The PS3’s lack of an IR port is a problem that I’ve moaned about before, and I’m certainly not the only one. When you have excellent universal remotes that cost anything up to and beyond £200 and control dozens of appliances, from the TV and DVD player to the 360 and the lighting system, it’s not that appealing to have to spend £20 on a hulking great Bluetooth remote that isn’t even backlit.
Enter the IR2BT.
This isn’t the first way around the problem that I’ve tried. I bought a Darklite, which works mostly but co-opts the PS3’s first controller port, which is problematic for some games that require the controller to be there, and can’t fast forward and rewind any movie with BD-Java, which is a significant number of modern releases. Any one that has a loading screen before the menus load, essentially.
The IR2BT is notable as a Bluetooth-enabled way around Sony’s oversight that provides all the functions of the official remote. It’s a smallish box (size comparison here) with an IR receiver and a Bluetooth transmitter. All it does is translate the old PS2 IR codes – which any universal remote should support in some form – into Bluetooth for the PS3, and it’s even already in the Logitech Harmony database. That’s all most of us universal remote owners want, and it’s an elegantly simple way around the omission. Continue reading IR2BT: Infrared Control for the PS3
So CES hasn’t officially started yet, but the first megaton of 2008 has been dropped as Warner, currently the biggest studio for HD releases, confirmed that in May they’re dropping support for the HD DVD format. With only two major studios now supporting HD DVD, and one of them on a time-limited contract, it looks like the end of the HD format war is in sight.
The writing has been on the wall for a while now. Despite occasional better versions and, for me at least, a number of compelling exclusive titles, that was probably the death blow for HD DVD. It’s being reported as such, and even the comments from Toshiba have an air of resignition to them. There’s none of the bullishness that was usually found in press releases from both sides, and the cancellation of the HD DVD conference speaks volumes. They were blindsided and need a miracle, frankly.
Ultimately it’s good for HD movies. It will bring stability to the market that it hasn’t had and has probably been a contributor to the tiny size of the market for HD movies so far. I still don’t think Blu-ray will ever come close to the popularity of DVD, but now those who have been sitting on the fence can grow the market. Paramount certainly won’t stay exclusive when their contract period is up, and that will leave Universal as the last ones at the party.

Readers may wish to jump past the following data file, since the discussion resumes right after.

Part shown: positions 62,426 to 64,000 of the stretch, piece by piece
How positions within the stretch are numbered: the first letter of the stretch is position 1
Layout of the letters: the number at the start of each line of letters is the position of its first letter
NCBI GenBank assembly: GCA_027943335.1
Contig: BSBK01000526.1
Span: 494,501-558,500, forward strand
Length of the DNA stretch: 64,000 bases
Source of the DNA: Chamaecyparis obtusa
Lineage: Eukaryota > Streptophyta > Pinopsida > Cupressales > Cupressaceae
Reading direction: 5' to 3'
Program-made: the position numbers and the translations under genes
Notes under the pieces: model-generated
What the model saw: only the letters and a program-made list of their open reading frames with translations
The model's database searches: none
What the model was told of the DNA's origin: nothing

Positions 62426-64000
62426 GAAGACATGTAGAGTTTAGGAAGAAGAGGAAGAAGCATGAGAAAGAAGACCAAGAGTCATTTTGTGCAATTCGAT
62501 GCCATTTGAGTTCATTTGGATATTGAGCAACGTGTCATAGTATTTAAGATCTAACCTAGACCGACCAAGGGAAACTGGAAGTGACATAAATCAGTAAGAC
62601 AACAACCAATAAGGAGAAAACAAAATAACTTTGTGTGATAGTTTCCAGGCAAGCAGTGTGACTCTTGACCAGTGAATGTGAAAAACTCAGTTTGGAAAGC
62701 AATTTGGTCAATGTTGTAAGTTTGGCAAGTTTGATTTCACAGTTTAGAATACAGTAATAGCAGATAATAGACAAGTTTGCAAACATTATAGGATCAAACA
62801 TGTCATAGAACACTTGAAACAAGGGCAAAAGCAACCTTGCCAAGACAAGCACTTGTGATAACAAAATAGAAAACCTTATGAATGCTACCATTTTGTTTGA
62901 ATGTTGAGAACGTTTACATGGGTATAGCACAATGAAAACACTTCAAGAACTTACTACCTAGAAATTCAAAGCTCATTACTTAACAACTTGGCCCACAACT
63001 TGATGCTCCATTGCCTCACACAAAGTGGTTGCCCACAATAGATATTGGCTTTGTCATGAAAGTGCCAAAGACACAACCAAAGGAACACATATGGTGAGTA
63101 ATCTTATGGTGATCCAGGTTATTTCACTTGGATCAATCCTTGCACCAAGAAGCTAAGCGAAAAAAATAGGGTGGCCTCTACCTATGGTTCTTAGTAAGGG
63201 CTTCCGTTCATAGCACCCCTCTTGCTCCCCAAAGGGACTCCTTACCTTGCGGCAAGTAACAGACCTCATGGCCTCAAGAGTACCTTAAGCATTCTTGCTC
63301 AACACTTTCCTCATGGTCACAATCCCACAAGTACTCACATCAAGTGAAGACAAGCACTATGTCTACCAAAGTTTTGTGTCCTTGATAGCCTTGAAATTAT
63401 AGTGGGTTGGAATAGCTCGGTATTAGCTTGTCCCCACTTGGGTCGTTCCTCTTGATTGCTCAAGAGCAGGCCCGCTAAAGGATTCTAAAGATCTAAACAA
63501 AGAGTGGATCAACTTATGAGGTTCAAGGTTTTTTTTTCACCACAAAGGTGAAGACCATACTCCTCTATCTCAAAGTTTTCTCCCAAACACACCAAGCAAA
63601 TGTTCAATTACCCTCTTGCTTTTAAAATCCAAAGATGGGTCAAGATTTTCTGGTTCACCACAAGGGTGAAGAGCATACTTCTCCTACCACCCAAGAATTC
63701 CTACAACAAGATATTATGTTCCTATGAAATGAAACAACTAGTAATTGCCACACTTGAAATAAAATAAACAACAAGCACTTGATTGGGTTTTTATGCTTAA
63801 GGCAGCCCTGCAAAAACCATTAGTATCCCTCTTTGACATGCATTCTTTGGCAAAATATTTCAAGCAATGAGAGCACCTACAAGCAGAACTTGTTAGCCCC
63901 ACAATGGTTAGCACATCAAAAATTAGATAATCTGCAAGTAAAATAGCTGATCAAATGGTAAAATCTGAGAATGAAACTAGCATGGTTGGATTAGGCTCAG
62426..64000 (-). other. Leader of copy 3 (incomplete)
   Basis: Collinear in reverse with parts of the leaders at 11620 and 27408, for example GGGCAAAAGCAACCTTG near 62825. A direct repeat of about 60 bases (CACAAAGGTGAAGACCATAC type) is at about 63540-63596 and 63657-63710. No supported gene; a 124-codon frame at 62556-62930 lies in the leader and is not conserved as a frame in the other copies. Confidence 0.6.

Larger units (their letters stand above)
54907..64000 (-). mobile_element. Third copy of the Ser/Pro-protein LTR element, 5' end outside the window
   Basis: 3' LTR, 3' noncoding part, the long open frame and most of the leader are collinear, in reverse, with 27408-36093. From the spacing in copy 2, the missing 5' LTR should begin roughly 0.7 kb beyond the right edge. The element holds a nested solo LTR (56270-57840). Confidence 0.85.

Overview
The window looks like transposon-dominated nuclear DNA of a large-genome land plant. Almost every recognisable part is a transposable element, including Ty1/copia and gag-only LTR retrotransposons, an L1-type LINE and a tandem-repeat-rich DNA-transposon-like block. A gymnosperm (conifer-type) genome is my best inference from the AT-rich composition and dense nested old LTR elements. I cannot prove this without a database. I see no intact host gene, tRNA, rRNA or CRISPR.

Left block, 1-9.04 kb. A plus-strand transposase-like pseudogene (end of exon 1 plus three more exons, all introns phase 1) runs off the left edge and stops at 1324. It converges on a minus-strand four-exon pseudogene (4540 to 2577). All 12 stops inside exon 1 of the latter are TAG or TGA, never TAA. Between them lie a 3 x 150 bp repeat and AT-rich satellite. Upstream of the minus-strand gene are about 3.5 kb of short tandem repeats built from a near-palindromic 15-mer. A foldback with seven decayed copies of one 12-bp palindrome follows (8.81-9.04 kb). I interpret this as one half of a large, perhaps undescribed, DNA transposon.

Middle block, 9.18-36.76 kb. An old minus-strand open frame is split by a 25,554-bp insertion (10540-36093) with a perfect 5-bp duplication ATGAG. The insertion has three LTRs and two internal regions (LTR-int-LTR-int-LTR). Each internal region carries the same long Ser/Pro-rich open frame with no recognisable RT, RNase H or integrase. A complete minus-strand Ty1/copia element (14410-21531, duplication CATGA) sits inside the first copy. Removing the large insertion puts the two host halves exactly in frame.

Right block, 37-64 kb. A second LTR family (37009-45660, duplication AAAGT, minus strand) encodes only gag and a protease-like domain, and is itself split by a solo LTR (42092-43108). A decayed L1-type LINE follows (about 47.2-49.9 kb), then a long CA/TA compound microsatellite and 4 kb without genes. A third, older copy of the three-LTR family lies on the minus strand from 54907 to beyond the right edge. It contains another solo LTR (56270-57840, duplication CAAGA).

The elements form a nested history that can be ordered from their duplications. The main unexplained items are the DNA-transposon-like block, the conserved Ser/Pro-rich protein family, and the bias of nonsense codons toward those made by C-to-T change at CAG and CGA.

I’m keeping my HD DVD player and keeping my collection, but now I’m only buying the biggest exclusive titles on HD DVD. That means Sweeney Todd and…uhh…hmm…
*goes to watch Serenity on HD DVD again*
One of my bugbears with many HDTVs is that although they have several SCART sockets which will (hopefully) be all but obsolete in a few years, most of them around the lower end only have a single HDMI port. Not ideal when you have an upscaling DVD player, 360 Elite, PS3, HD set-top box, and the rest.
Enter Joytech. I was wary of their HDMI switch after the serious performance problems with their component switchbox (the first version had problems with HD sources, making it all but useless), but for £30 (minus HDMI cables) I thought it was worth the risk.
What a fantastic little box! I’m going to have to gush a bit here because, aside from the lack of even one included HDMI and the fact that the blue indicator light is too bright in a dark room (I stuck tape over it to take the edge off), I have no complaints. It does exactly what you want it to – that is, it switches between HDMI sources quickly and is HDCP-compliant – and has a couple of handy touches that make it especially easy to recommend.
The first is that in addition to the normal plug, it comes with the option to power it over USB. With so many consoles and modern STBs having USB on the back it can save a valuable slot on the mains. The PS3 doesn’t send power to its USB slots when it’s turned off but the 360 (and HD DVD drive) and Wii both do, as does the Sky HD box, I’m reliably informed. This is an option that more low powered items should have, and in future I want all phones and portable devices to support charging over USB as standard, please.